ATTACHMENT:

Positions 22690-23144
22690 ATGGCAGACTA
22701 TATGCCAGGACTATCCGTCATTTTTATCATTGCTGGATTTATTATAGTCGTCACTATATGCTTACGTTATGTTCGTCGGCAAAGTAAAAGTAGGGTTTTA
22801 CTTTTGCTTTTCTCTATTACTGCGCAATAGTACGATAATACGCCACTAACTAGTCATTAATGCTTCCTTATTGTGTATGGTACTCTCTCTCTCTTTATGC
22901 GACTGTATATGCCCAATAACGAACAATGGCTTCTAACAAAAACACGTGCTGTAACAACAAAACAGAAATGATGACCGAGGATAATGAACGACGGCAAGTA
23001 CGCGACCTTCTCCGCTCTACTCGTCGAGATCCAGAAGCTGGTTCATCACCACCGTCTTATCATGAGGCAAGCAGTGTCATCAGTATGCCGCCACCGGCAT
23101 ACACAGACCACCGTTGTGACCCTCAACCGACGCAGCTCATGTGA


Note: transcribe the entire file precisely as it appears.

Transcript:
Positions 22690-23144
22690 ATGGCAGACTA
22701 TATGCCAGGACTATCCGTCATTTTTATCATTGCTGGATTTATTATAGTCGTCACTATATGCTTACGTTATGTTCGTCGGCAAAGTAAAAGTAGGGTTTTA
22801 CTTTTGCTTTTCTCTATTACTGCGCAATAGTACGATAATACGCCACTAACTAGTCATTAATGCTTCCTTATTGTGTATGGTACTCTCTCTCTCTTTATGC
22901 GACTGTATATGCCCAATAACGAACAATGGCTTCTAACAAAAACACGTGCTGTAACAACAAAACAGAAATGATGACCGAGGATAATGAACGACGGCAAGTA
23001 CGCGACCTTCTCCGCTCTACTCGTCGAGATCCAGAAGCTGGTTCATCACCACCGTCTTATCATGAGGCAAGCAGTGTCATCAGTATGCCGCCACCGGCAT
23101 ACACAGACCACCGTTGTGACCCTCAACCGACGCAGCTCATGTGA